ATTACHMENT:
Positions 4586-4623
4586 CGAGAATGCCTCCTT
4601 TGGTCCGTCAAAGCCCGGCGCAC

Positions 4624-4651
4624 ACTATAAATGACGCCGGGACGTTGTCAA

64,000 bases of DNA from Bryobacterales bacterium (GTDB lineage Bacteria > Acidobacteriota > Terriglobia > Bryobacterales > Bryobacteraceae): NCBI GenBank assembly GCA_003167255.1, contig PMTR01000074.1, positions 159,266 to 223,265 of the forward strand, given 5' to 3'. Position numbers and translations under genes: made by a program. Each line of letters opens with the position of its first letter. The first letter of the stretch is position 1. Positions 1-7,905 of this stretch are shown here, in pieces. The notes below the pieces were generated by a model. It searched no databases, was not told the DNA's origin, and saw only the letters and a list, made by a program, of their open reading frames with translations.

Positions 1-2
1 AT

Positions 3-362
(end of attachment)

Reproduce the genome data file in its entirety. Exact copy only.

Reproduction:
Positions 4586-4623
4586 CGAGAATGCCTCCTT
4601 TGGTCCGTCAAAGCCCGGCGCAC

Positions 4624-4651
4624 ACTATAAATGACGCCGGGACGTTGTCAA

64,000 bases of DNA from Bryobacterales bacterium (GTDB lineage Bacteria > Acidobacteriota > Terriglobia > Bryobacterales > Bryobacteraceae): NCBI GenBank assembly GCA_003167255.1, contig PMTR01000074.1, positions 159,266 to 223,265 of the forward strand, given 5' to 3'. Position numbers and translations under genes: made by a program. Each line of letters opens with the position of its first letter. The first letter of the stretch is position 1. Positions 1-7,905 of this stretch are shown here, in pieces. The notes below the pieces were generated by a model. It searched no databases, was not told the DNA's origin, and saw only the letters and a list, made by a program, of their open reading frames with translations.

Positions 1-2
1 AT

Positions 3-362